Recovery from the profound impacts of the COVID-19 pandemic on people’s lives, jobs, businesses and the wider economy is likely to be lengthy, challenging and multifaceted, with tax administrations playing a critical role in restoration planning, according to a new OECD report.

Tax Administration Responses to COVID-19: Recovery Period Planning, a report prepared by the OECD’s Forum on Tax Administration (FTA) in co-operation with the Intra-European Organisation of Tax Administrations (IOTA) and the Inter-American Center of Tax Administrations (CIAT), outlines how tax administrations can prepare for the potentially prolonged, uncertain and complex recovery period from the COVID-19 crisis. The report highlights that even during the immediate crisis period, there will be significant benefit from early business restoration planning to help identify the main challenges and opportunities for both tax administrations and taxpayers, and to take early preparatory actions.

In undertaking business restoration planning, tax administrations will need to take into account the distinguishing features of the COVID-19 pandemic which, unlike other crises, are likely to persist during the recovery period. In particular, the continued risks to health, including from further outbreaks; the impacts on staff and administration systems as a result of the need for continuing adjustments; and the potential length and volatility of the recovery period given the depth and scale of the economic shock.

An additional report, Tax Administration: Privacy, Disclosure and Fraud Risks Related to COVID-19, highlights the increased security risks and greater opportunities for errors, misconduct and fraud in the current environment, including as a result of increasing remote working. The report provides examples of these high-level risks and identifies some mitigation actions that tax administrations may wish to take.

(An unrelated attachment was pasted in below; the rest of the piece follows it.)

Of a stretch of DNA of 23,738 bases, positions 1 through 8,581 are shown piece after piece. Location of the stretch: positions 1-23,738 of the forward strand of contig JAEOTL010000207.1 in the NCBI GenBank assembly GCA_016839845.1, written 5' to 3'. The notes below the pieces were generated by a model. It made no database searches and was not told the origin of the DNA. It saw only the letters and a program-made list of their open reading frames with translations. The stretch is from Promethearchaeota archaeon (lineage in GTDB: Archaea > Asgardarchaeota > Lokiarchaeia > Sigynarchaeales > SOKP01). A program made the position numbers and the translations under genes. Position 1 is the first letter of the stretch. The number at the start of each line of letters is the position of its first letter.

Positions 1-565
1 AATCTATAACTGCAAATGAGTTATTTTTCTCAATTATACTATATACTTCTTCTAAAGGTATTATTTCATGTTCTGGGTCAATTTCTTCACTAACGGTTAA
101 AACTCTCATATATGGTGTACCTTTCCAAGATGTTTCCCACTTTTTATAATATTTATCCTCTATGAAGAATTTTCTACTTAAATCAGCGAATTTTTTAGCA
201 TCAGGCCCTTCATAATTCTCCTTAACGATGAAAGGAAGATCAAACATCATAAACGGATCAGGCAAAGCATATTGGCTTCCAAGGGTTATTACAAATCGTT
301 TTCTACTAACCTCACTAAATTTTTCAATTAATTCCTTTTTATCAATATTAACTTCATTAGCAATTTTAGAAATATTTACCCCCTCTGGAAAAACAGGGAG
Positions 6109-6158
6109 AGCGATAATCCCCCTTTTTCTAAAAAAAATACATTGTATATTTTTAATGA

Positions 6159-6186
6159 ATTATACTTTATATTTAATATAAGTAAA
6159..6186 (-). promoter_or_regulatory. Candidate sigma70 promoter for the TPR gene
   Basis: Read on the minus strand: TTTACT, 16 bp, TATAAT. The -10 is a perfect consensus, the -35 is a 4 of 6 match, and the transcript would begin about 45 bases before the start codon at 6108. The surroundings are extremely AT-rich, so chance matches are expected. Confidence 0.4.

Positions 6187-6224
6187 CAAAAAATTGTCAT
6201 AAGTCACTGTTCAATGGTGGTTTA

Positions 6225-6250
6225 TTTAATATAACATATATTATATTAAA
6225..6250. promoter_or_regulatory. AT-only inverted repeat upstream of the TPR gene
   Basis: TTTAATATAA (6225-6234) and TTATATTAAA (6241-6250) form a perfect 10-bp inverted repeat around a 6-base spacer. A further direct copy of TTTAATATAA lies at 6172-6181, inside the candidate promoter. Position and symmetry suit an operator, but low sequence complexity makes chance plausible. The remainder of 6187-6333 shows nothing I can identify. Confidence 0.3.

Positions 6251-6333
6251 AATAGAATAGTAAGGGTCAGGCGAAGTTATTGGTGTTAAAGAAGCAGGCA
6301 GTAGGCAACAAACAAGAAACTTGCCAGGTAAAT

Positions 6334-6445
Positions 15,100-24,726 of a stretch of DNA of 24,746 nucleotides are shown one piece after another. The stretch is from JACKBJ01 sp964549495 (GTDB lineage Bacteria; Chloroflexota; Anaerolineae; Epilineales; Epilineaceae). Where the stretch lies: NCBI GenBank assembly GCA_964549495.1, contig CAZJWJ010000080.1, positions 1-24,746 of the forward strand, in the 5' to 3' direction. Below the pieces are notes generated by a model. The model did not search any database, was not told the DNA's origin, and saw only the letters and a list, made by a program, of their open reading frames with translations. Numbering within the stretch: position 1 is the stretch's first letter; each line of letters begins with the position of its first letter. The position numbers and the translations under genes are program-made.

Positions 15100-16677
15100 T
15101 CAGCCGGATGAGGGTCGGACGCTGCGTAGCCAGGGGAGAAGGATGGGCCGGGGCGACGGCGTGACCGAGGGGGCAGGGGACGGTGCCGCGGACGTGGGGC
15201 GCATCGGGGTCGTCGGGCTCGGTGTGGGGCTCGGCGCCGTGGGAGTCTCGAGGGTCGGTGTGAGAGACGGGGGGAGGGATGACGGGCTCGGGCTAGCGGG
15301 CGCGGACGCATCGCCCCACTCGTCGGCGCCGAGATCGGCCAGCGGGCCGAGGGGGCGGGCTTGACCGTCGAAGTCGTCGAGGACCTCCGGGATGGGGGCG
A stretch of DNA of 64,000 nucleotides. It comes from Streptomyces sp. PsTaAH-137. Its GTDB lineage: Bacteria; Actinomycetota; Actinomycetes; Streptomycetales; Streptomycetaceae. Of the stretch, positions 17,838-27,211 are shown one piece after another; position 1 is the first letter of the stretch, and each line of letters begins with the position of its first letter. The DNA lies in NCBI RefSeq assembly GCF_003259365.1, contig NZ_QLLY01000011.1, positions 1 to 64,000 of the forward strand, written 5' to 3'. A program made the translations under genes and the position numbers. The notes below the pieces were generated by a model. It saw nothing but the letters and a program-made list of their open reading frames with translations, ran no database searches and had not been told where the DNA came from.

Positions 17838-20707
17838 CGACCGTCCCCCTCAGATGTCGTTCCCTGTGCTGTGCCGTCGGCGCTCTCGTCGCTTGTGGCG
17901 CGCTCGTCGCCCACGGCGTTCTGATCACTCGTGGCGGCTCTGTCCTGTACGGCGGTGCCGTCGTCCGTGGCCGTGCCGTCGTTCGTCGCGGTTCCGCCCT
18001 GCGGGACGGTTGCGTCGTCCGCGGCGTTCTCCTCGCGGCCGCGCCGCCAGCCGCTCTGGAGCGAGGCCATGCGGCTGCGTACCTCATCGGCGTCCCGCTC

The publication of these documents complements other COVID-19 related actions being taken by the FTA including through:

  • Bringing together virtually officials from across the global FTA membership to discuss crisis management, business continuity and recovery period considerations.
  • Launching work to identify priorities for future FTA work, including supporting further digitalisation of tax administrations and options for new ways of working post-crisis.
  • Working collaboratively to help address difficulties affecting taxpayers in cross-border situations, complementing the work already undertaken by the OECD Secretariat on addressing a number of tax treaty related issues through recently issued guidance and recommendations.

“While some countries may be slowly emerging from the crisis phase of the pandemic, major challenges remain for resuming normal operations in what will be a difficult, uncertain and prolonged period of recovery”, said Hans Christian Holte, Chair of the FTA. “None of us has faced such a situation before and continued close co-operation between tax administrations will remain critical both in supporting the recovery and in considering how we can emerge stronger and better able to serve our customers”.

“Early planning for the recovery period from COVID-19 is critical given the scale of the challenges and risks that lie ahead”, added Pascal Saint-Amans, the Director of the OECD Centre for Tax Policy and Administration. “The collaborative work being undertaken by the FTA, CIAT and IOTA, including outreach to developing countries, is vitally important in helping to mitigate those risks as well as identify opportunities to increase the effectiveness and efficiency of tax administration in a post-crisis world.”

(Source: OECD Tax)

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